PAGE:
Polarization differs from extremism, although commentators often conflate the two. Reducing partisan variance within political parties naturally increases partisan polarization. That is, the overlap between the parties naturally thins as variance decreases. Less variance within each party means less in common between the parties even if the median member of each party stays put.

“Extremism,” on the other hand, isn’t necessarily even a partisan category. Nonetheless we can think of it as extending out the ideological distribution.

Americans tend to forget the angry, bitter, and even violent extremism on both sides of the political spectrum from roughly 1880 through the start of World War II. We forget the politically-motivated assassination of President William McKinley in 1901. Anarchists targeted leading political and business figures with numerous mail bombs in 1919.

Violence aside, the Socialist Party presidential candidate attracted six percent of the popular vote in 1912, and over 16 percent in 1924 (candidate Robert La Follette received almost five million votes that year).

Extremism during this period was certainly not limited to the left. During the 1920s, membership in the Ku Klux Klan peaked at somewhere between 4 to 6 million members—a significant percentage of the eligible population of the time. During this period the Klan not only advocated white supremacy, but was anti-Catholic, pro-Prohibition (part of its anti-Catholicism), anti-Semitic and anti-immigrant. During this time the Klan’s violence targeted political outsiders, as opposed to the political and business leaders the anarchists targeted. Moreover, the Klan’s violence was concentrated particularly in the South in support of Jim Crow oppression of blacks, with some violence aimed against bootleggers.

WW II wrung out a large measure of this extremism on both sides of the spectrum. Beyond the homogenizing tendencies promoted by the War effort itself, post-War prosperity, government suppression, and additional social pressure to conform stemming from the Cold War, all muted extremism during and immediately after the War.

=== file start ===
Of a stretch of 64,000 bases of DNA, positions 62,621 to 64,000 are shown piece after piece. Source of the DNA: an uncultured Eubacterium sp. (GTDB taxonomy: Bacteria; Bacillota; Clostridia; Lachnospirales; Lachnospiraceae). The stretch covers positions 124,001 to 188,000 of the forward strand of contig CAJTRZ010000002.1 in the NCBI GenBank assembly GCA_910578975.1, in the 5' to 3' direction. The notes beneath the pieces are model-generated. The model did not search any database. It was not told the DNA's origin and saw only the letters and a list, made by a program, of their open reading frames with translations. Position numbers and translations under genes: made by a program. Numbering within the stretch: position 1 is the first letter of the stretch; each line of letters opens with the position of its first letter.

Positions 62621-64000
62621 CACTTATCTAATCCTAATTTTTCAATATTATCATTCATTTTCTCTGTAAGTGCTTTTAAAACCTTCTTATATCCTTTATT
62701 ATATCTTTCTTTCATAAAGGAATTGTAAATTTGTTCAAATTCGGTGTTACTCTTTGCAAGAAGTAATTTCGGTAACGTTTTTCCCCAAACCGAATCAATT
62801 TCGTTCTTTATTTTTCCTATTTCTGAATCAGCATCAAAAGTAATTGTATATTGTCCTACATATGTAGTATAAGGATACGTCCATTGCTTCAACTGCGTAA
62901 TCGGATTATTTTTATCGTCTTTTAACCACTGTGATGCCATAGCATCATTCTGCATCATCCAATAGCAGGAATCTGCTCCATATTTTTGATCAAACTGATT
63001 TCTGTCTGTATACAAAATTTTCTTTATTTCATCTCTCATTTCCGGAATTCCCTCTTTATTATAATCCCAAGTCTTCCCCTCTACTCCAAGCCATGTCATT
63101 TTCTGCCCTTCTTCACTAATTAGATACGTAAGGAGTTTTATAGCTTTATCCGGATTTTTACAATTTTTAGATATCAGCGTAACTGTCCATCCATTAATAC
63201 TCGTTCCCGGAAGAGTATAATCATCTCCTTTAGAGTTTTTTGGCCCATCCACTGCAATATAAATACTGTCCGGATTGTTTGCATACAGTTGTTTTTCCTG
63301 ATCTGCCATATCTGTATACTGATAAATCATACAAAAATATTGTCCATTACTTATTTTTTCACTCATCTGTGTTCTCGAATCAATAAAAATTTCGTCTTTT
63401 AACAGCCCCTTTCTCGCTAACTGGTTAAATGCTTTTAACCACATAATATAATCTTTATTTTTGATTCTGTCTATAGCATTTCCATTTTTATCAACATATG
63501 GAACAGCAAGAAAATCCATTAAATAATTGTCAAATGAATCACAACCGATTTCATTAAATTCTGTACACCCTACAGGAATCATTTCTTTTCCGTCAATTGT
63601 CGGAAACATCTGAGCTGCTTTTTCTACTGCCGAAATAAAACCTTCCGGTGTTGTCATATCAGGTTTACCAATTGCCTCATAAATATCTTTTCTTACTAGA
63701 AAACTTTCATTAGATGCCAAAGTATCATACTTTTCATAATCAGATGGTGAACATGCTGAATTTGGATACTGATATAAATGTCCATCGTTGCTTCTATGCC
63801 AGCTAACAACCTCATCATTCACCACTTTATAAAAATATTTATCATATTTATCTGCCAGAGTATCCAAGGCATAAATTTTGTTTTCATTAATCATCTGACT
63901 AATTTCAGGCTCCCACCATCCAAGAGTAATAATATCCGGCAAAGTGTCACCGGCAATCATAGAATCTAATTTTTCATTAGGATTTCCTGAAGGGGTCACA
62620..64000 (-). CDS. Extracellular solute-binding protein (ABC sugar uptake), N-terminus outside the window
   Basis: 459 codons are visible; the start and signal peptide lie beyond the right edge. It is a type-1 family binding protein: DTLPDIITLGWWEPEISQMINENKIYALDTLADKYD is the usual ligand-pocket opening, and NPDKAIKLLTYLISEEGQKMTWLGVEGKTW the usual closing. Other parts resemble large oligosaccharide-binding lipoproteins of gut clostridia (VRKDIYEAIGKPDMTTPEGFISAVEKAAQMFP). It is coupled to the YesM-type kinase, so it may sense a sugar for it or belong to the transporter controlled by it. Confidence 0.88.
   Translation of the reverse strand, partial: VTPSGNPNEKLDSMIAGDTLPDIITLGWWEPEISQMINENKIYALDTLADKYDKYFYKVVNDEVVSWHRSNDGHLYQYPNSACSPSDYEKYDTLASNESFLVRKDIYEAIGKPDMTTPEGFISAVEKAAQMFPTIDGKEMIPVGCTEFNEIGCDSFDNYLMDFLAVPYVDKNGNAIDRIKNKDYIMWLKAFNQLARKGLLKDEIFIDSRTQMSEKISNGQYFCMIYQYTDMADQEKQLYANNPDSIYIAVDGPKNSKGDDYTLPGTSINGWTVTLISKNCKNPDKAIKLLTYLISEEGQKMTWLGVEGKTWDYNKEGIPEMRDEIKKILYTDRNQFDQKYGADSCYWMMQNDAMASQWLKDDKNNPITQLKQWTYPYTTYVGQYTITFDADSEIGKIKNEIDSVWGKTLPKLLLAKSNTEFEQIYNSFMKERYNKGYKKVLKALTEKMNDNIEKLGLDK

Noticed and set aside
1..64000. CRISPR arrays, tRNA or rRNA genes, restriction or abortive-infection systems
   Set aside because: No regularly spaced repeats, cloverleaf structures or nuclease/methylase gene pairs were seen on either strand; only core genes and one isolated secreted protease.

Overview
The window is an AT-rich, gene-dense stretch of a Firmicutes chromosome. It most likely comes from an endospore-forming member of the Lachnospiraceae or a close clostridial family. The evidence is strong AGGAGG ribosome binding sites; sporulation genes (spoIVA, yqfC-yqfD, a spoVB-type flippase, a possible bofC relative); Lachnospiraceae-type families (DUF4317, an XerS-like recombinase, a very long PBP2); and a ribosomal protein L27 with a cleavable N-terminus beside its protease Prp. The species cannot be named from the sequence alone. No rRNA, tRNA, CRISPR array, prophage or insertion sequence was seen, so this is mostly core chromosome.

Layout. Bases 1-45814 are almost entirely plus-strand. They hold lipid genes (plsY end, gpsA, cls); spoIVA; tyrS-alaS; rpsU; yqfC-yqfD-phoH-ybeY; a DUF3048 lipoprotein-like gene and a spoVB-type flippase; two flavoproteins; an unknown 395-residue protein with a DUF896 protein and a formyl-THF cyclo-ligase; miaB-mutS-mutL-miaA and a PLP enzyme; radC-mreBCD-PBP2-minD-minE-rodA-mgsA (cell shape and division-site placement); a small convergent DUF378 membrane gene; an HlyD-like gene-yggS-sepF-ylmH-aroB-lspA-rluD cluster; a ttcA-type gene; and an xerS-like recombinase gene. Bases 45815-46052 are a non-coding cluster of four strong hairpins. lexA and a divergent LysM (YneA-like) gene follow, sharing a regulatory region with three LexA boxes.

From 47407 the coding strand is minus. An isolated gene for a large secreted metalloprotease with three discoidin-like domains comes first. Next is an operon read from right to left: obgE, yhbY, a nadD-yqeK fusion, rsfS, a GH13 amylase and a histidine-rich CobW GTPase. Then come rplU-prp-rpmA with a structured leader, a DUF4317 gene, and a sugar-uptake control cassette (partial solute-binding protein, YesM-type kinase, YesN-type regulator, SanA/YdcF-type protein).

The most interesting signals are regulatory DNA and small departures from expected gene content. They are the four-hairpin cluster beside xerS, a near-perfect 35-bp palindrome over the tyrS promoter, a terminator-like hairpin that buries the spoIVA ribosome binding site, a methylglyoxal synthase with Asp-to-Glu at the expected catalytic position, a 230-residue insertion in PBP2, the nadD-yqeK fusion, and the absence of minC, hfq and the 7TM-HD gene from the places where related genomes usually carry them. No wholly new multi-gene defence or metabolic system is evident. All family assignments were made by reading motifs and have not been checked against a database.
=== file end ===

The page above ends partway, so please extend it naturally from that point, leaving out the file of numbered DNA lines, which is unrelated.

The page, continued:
The return of American extremism, particularly violent extremism, has not been as seamless as the increase in polarization, with episodes punctuating post-War American history. Nonetheless, recent trends herald the return of sizeable blocks of both socialist and nativist constituencies not seen since the 1920s.

Looking around today, the disruptions of the two wars have dissipated; the U.S. increasingly reflects its inherent, longer-run political tendencies. Tendencies that, in the short-to-medium-term can be overwhelmed by more pressing commitments forged in the heat of war. Nonetheless, what we are witnessing today is pretty much who we are politically. Bitter political disagreement is the underlying pull of American politics, no matter how that pull might be papered over, sometimes for decades. The increasing polarization and extremism we see today in America is, for better or for worse, only a return American normalcy.


Kurt Vonnegut

Art Born from Fire

A recent documentary shows how Kurt Vonnegut used his art to cope with the trauma he suffered in World War II.